God did indeed flood the earth and when Noah emerged the earth had been restored. God established a covenant with Noah that promised that He would never again curse and destroy the earth because of man’s sin—even though men are evil from childhood on. We are the recipients of that promise.
“While the earth remains, Seedtime and harvest, And cold and heat, And summer and winter, And day and night Shall not cease.” [Gen. 8:22]
Why does God remain so patient? “The Lord is not slow concerning his promise, as some regard slowness, but is being patient toward you, because he does not wish for any to perish but for all to come to repentance.” [2Pet 3]
So while God has promised to do His part what about us? God has left the earth in our care. Are we taking care of the earth? Are we repentant when we sin? Are we blameless as Noah? These are questions we need to be asking.
James reminded his readers about two kinds of wisdom, earthly and heavenly. Wisdom requires not just input of facts but also the practical outworking of that in us for many reasons such as being the shepherds, the ones who live out Christ to and before others.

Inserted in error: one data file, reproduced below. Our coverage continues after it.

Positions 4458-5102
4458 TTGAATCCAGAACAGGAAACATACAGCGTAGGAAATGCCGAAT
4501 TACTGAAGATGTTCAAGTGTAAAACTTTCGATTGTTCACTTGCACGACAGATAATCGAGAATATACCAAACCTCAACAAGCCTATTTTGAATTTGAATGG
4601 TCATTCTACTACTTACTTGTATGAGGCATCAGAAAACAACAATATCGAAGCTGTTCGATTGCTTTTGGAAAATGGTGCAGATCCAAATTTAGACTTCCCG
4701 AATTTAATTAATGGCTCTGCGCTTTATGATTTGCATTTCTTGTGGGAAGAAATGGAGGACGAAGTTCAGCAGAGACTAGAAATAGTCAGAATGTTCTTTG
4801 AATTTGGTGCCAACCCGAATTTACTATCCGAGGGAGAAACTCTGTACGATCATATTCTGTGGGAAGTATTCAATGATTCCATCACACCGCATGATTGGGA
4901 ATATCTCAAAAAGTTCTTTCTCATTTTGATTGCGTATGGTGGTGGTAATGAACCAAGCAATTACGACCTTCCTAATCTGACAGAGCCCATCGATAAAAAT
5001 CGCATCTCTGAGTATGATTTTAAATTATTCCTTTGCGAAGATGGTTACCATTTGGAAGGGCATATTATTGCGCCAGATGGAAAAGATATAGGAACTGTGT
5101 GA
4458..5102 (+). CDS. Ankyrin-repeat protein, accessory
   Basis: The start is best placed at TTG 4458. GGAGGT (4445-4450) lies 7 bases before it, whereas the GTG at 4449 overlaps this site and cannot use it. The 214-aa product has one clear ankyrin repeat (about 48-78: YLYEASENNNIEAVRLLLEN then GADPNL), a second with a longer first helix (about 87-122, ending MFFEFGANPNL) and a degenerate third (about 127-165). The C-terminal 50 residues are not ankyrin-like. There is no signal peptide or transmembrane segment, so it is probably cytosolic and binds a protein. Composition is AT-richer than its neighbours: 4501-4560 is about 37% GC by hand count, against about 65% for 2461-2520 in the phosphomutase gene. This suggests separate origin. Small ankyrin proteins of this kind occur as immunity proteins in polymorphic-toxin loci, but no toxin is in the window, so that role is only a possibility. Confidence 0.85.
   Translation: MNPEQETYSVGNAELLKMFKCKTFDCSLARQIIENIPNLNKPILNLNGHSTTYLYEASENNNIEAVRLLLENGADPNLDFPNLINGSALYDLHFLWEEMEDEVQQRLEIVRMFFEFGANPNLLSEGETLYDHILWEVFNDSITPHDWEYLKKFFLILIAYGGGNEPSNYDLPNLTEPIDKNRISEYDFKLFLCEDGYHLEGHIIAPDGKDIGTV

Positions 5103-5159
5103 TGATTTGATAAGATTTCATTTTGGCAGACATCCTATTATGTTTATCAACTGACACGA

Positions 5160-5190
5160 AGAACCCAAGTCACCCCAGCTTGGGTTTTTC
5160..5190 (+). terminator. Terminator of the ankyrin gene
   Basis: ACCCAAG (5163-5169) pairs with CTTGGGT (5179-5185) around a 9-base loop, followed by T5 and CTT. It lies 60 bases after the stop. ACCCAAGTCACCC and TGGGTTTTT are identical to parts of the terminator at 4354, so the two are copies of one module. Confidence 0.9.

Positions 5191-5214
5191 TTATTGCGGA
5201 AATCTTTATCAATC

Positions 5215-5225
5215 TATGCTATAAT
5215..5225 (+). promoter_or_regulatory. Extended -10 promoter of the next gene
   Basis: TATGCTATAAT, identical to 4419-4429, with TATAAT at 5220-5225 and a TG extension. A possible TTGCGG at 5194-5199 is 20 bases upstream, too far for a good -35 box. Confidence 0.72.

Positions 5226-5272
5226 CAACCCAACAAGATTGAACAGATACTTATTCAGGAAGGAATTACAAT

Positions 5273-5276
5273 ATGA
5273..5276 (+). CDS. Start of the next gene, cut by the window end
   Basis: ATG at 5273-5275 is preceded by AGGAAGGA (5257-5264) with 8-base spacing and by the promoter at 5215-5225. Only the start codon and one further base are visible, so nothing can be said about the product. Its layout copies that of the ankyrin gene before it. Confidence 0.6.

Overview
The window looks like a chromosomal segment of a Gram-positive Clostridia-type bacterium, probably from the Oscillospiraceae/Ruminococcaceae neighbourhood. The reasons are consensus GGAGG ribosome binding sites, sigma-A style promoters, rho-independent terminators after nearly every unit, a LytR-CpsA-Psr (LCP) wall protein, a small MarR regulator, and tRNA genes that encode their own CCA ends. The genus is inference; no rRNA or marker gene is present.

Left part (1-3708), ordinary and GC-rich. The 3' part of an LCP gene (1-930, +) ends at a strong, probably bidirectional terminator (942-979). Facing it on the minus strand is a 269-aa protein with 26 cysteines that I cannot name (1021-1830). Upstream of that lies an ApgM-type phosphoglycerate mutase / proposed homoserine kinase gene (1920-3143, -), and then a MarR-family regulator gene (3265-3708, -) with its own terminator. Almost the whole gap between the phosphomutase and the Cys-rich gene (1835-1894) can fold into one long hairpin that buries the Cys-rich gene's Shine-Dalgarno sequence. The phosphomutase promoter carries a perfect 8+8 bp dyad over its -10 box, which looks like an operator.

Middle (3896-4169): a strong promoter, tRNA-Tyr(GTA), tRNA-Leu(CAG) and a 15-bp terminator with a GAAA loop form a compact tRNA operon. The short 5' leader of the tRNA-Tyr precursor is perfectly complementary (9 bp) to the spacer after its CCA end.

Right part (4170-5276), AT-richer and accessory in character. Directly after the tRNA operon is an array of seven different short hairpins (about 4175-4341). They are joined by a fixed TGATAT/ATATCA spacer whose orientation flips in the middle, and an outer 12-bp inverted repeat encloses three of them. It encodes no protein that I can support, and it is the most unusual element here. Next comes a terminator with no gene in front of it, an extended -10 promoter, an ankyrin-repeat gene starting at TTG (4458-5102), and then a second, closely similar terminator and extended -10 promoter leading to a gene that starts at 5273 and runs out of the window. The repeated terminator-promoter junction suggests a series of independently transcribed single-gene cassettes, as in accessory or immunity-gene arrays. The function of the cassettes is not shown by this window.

Paul has spent the greater part of this letter to the Romans with the “facts.” Now he wants his beloved readers to demonstrate the truth of those “facts.” It takes great perseverance to live out the “facts.” Because of that Paul begins chapter 15 with these words: “But we who are strong ought to bear with the failings of the weak.” But why and how do we accomplish that? We investigate how Jesus did as he served the disciples for over 3 yrs. He patiently helped them to learn that both Jews and Gentiles were deserving of faith that leads to salvation. He taught them that to be blessed means that you seek opportunities to serve as He did for Peter’s mother or as He provided both physical and spiritual food to those in need for the 5000. In these ways, he saw their weaknesses and He provided strength.